Introduction to Christopher Marlowe

Name: Christopher Marlowe.
Born:  6 February 1564, Canterbury, England.
Died: Late May 1593, Deptford, England – Maybe.
Buried: St. Nicholas’ churchyard, Deptford.

It is ironic that while we seem to possess more basic biographical information regarding Christopher Marlowe than we do of most of the Elizabethan era’s other dramatists, there is a greater sense of mystery about him than of any other poet as well; this is due to his likely secretive and extensive work as a spy on behalf of Queen Elizabeth, of which necessarily we expect to find little obvious evidence; and the puzzling circumstances regarding what appear to be his murder in 1593.

Christopher Marlowe was born on 6 February 1564 at Canterbury, the son of a shoemaker. After attending King’s School in the same city, he went on to Cambridge as one of the scholars sponsored by Archbishop Parker of Canterbury.  Marlowe matriculated from Corpus Christi College in 1581, and received a B.A. degree in 1584. He continued his studies, presumably with an intent to earn an M.A. degree next.

Marlowe may have been recruited during this period to become a secret agent, serving Queen Elizabeth’s Secretary of State Francis Walsingham, who among his other responsibilities had to provide for the queen’s safety in an era of Catholic unrest and political assassination. One of the more amusing stories told about Marlowe is that he was absent for so many of his classes that the college threatened to not allow him to graduate in 1587 with his M.A.; but a letter sent from the government, signed by many of Elizabeth’s top officials, including the Lord Chancellor, Lord Treasurer, Lord Chamberlain, and the Archbishop of Canterbury (now that’s star power!) caused Cambridge to relent, and Marlowe graduated accordingly.1

Marlowe went to London, where he immediately entered the theatrical profession, joining the Lord Admiral’s Company of Players; but other than what is evidenced by his dramatic writing, very little is known about Marlowe’s activities in London or in the theatre generally. We do know he was friends with Sir Walter Raleigh, and roomed with playwright Thomas Kyd.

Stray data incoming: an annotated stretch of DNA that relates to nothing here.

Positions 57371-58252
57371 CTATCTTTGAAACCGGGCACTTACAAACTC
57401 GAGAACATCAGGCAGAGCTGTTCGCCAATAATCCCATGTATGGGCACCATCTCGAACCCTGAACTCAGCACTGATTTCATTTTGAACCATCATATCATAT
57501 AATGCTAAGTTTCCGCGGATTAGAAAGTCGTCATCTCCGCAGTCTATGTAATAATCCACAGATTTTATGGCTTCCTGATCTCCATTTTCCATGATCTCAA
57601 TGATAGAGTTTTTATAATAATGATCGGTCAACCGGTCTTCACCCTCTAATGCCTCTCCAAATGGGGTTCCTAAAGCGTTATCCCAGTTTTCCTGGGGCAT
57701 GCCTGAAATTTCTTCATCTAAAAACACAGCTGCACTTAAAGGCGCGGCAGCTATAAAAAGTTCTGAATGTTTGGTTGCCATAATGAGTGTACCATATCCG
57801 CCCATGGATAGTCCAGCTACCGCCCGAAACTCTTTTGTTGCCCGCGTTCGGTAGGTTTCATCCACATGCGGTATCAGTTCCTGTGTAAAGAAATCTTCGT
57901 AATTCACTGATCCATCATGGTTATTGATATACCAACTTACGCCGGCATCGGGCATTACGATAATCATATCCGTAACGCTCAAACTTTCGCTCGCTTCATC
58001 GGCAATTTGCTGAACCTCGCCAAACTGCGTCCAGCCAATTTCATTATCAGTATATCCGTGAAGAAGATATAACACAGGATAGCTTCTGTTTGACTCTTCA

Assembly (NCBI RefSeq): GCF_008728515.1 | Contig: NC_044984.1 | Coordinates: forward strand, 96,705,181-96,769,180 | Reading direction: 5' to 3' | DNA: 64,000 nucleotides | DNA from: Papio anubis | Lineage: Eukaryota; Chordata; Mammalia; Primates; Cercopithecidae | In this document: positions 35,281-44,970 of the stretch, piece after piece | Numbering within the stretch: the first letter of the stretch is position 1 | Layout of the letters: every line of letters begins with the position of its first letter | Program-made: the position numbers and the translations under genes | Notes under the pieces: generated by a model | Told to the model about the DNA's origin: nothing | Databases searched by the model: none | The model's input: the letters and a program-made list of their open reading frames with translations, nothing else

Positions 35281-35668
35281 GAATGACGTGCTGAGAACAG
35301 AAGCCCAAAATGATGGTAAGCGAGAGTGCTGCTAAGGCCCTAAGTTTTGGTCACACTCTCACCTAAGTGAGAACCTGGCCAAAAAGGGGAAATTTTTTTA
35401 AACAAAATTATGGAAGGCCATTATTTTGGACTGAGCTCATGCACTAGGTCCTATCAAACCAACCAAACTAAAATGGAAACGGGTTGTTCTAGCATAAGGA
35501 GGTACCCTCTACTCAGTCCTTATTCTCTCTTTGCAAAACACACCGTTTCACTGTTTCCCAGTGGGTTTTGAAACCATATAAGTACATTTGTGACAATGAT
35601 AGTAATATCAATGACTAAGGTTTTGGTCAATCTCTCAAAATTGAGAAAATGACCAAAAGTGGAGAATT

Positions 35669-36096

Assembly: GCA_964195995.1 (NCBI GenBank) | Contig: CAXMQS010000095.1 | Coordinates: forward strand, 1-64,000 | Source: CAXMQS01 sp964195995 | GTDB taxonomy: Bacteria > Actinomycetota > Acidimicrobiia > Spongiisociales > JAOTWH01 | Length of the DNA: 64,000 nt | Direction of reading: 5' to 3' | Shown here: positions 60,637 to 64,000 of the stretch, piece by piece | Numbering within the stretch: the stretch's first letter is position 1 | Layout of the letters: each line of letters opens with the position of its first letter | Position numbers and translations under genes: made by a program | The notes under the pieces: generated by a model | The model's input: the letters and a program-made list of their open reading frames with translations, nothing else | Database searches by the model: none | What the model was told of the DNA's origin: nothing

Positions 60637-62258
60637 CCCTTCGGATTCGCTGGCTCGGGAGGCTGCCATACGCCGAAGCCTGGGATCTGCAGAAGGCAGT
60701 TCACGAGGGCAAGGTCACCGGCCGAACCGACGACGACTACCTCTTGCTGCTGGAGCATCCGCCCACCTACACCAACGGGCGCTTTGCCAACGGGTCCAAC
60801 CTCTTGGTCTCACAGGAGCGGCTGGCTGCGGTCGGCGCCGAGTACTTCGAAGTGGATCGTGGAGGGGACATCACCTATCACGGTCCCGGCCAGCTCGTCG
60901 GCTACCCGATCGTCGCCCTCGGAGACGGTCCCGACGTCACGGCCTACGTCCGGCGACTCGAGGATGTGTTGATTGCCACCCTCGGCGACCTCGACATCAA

Marlowe seems to have developed a reputation for being a free-thinker and perhaps an atheist – a dangerous condition for any Londoner to have during Elizabeth’s reign. In early 1593, the formidable Star Chamber began to take an interest in the young dramatist. While searching the flat of Marlowe and Kyd, investigators found some incriminating papers apparently belonging to Kyd. Marlowe’s roommate was apprehended and rigorously tortured, but Kyd managed to maintain his own innocence, claiming Marlowe was the owner of the evidence in question.1

Marlowe was in turn arrested 20 May 1593, but surprisingly, unlike Kyd, was immediately freed on bail on the condition that he check-in daily with the court.1

The last thing known about Marlowe was that he was reported slain at Deptford about a week or so after his arrest; as the editor of the Mermaid edition of Marlowe’s plays, Havelock Ellis, wrote, at Deptford “there was turbulent blood there, and wine; there were courtesans and daggers.”2

Conspiracy theories have abounded; not everyone believed Marlowe had actually died, just as many still believe today that John F. Kennedy and Elvis Presley are still alive. It has been argued that the government faked Marlowe’s murder to allow him to continue his espionage activities even more discreetly, and even that Marlowe arranged the hoax himself.

On top of this, a whole cottage-industry has grown up around the theory that Marlowe went on to write all of the plays attributed to Shakespeare.3

Marlowe’s plays are powerful and hard-hitting; though he lacked the depth and profundity of Shakespeare, who admired and emulated him, it must be remembered that Marlowe practically invented the era of Elizabethan Drama. His first major play, Tamburlaine the Great, was unlike anything ever seen on stage before, a boisterous production featuring a swaggering giant of a man who toppled kingdoms and conquered much of Asia in the 14th century. Tamburlaine was also the first publically performed play to be written in unrhymed iambic pentameter – blank verse – which, almost solely because of the success of this play, became the standard for English drama for as long as English playwrights wrote in verse.


For extensive research and in-depth investigation into the life and works of Christopher Marlowe, visit the website of The Marlowe Society:
1. Information in these paragraphs was adapted and summarized from more expansive articles appearing at the website of the Marlowe Society: see the section titled The Government Agent at
2. Ellis, Havelock, ed. The Best Plays of the Old Dramatists: Christopher Marlowe. London: Viztelly & Co., 1887.
3. See, for example, the following websites: